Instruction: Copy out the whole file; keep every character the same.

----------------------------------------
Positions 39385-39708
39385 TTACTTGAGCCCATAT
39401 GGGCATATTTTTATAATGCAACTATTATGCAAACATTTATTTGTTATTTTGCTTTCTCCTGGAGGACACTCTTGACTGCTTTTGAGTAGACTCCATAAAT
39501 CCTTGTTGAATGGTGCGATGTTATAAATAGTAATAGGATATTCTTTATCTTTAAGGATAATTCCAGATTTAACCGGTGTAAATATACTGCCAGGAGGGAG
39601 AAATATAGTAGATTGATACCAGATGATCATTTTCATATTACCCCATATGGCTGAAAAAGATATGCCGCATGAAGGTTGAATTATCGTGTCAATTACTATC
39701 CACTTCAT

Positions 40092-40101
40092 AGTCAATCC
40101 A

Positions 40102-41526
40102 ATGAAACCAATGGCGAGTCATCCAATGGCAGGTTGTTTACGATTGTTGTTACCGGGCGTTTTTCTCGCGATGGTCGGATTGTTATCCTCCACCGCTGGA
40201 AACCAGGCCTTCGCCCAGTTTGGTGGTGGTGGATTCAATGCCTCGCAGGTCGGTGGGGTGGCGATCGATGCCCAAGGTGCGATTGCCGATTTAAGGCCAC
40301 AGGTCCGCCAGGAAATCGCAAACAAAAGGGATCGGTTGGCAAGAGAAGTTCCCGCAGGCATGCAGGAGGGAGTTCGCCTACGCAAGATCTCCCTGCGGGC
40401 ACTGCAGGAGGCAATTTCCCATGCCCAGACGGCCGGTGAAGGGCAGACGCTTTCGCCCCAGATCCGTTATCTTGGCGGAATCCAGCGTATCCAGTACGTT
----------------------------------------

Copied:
Positions 39385-39708
39385 TTACTTGAGCCCATAT
39401 GGGCATATTTTTATAATGCAACTATTATGCAAACATTTATTTGTTATTTTGCTTTCTCCTGGAGGACACTCTTGACTGCTTTTGAGTAGACTCCATAAAT
39501 CCTTGTTGAATGGTGCGATGTTATAAATAGTAATAGGATATTCTTTATCTTTAAGGATAATTCCAGATTTAACCGGTGTAAATATACTGCCAGGAGGGAG
39601 AAATATAGTAGATTGATACCAGATGATCATTTTCATATTACCCCATATGGCTGAAAAAGATATGCCGCATGAAGGTTGAATTATCGTGTCAATTACTATC
39701 CACTTCAT

Positions 40092-40101
40092 AGTCAATCC
40101 A

Positions 40102-41526
40102 ATGAAACCAATGGCGAGTCATCCAATGGCAGGTTGTTTACGATTGTTGTTACCGGGCGTTTTTCTCGCGATGGTCGGATTGTTATCCTCCACCGCTGGA
40201 AACCAGGCCTTCGCCCAGTTTGGTGGTGGTGGATTCAATGCCTCGCAGGTCGGTGGGGTGGCGATCGATGCCCAAGGTGCGATTGCCGATTTAAGGCCAC
40301 AGGTCCGCCAGGAAATCGCAAACAAAAGGGATCGGTTGGCAAGAGAAGTTCCCGCAGGCATGCAGGAGGGAGTTCGCCTACGCAAGATCTCCCTGCGGGC
40401 ACTGCAGGAGGCAATTTCCCATGCCCAGACGGCCGGTGAAGGGCAGACGCTTTCGCCCCAGATCCGTTATCTTGGCGGAATCCAGCGTATCCAGTACGTT